The Case for the Great Good Place, Ctd.

From Walk You Home:

One of the most important parts of library advocacy at the moment seems to be setting the record straight; explaining to people where they’ve got the wrong impression of libraries (be that because they’ve had a bad and unrepresentative experience and/or because they haven’t used a library in many years).

[…]

It’s been suggested that we should just ignore the naysayers and leave them to their ignorance. This is not an option! It’s really tiring to argue against all the misconceptions and misunderstandings of public libraries, but we have to. And it’s worth it.

In Lauren’s post, she goes through the comment sections of different online articles that talk about library funding. It’s a task I do not envy in the slightest, but her post is an excellent listing of typical comments with some excellent rebuttals. I just really like the fact that she took the time to find the comments and research answers to them.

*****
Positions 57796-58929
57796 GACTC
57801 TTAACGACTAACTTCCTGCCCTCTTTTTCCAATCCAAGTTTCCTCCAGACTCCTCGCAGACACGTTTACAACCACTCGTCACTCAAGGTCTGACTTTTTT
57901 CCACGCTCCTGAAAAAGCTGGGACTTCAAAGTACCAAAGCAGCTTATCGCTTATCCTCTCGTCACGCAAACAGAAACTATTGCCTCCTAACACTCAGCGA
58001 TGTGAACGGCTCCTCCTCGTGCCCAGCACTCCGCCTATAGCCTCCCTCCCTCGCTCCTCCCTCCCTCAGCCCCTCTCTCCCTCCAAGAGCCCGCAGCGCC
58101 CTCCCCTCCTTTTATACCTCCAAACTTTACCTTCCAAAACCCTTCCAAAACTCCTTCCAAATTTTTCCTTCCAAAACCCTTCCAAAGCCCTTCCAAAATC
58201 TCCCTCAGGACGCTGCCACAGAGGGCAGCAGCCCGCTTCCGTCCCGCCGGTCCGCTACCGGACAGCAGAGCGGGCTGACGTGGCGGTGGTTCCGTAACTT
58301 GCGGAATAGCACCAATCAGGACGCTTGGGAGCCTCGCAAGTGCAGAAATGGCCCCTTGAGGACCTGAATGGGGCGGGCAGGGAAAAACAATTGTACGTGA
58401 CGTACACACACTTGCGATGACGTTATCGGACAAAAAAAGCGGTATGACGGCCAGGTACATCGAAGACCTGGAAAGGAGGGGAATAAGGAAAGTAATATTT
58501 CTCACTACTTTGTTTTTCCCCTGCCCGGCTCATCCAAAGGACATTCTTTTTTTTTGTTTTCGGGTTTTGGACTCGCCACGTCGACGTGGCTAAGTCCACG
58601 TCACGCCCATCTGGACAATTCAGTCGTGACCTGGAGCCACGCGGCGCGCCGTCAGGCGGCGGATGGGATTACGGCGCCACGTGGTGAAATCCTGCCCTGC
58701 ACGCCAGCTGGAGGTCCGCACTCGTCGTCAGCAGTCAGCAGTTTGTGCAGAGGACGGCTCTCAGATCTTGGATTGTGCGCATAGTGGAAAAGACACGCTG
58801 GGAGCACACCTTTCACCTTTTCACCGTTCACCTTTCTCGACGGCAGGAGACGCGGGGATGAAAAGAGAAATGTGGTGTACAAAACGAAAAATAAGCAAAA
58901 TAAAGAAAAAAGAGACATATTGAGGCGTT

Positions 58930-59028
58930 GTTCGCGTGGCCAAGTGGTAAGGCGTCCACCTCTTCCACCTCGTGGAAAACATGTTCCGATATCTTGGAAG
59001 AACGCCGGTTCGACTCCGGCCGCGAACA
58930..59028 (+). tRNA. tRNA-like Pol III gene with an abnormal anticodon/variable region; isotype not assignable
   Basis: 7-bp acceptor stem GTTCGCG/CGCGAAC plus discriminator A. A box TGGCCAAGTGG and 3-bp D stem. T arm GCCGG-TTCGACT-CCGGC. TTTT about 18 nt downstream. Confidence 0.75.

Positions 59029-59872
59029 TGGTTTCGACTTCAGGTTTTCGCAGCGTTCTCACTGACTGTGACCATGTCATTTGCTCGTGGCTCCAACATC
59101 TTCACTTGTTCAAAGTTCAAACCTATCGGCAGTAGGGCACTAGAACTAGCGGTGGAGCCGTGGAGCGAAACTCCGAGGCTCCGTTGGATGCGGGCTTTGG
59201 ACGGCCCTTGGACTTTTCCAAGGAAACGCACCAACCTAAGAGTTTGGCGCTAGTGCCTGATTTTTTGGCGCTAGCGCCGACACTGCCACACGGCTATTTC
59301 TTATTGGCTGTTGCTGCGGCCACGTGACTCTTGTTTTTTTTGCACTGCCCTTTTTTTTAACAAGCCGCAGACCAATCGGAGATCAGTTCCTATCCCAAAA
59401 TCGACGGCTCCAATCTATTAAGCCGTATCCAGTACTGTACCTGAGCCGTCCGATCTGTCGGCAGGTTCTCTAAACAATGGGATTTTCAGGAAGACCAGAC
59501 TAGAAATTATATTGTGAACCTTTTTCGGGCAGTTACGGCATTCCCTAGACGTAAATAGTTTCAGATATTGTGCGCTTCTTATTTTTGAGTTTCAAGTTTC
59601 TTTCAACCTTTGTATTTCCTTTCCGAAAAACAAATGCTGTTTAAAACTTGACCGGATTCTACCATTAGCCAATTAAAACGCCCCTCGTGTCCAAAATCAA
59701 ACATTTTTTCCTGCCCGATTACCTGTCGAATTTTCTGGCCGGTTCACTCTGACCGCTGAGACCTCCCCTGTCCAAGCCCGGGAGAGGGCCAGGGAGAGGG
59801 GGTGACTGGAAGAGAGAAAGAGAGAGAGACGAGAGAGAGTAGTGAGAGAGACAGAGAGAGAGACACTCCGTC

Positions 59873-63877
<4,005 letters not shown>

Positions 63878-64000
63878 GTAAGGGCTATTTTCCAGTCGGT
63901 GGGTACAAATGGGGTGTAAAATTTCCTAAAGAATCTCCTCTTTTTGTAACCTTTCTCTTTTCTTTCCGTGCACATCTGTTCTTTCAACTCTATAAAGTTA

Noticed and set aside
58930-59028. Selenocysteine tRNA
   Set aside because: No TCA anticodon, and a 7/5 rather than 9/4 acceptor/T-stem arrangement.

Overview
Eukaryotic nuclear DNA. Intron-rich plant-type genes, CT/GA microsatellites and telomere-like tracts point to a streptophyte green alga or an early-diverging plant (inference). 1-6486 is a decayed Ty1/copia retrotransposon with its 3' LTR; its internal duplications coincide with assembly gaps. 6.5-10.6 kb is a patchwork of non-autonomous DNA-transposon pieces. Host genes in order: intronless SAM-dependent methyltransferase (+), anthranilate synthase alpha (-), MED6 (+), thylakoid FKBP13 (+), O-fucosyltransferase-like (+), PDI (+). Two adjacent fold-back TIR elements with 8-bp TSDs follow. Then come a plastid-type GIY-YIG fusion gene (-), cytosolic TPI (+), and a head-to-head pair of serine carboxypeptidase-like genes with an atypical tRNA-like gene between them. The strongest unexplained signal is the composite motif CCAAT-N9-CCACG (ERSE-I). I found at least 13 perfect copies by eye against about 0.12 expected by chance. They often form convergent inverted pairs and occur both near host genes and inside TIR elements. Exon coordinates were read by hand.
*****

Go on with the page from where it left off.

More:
As I said before in the LIS Syllabus post, advocacy is the new norm. It’s up to the profession to push back on comments that are misguided or wrong. We’d never let someone leave the library knowing that they had the wrong information, so why let public commenters have their words go unanswered?

This is not to say that you should fight all the internet trolls you see, but be on the active lookout for where you can make a mark in an online discussion forum. This will not result in a spontaneous conversion of the masses, but if it can change one person, then that’s one person more than we had before.

(H/t: Patrick Sweeney)

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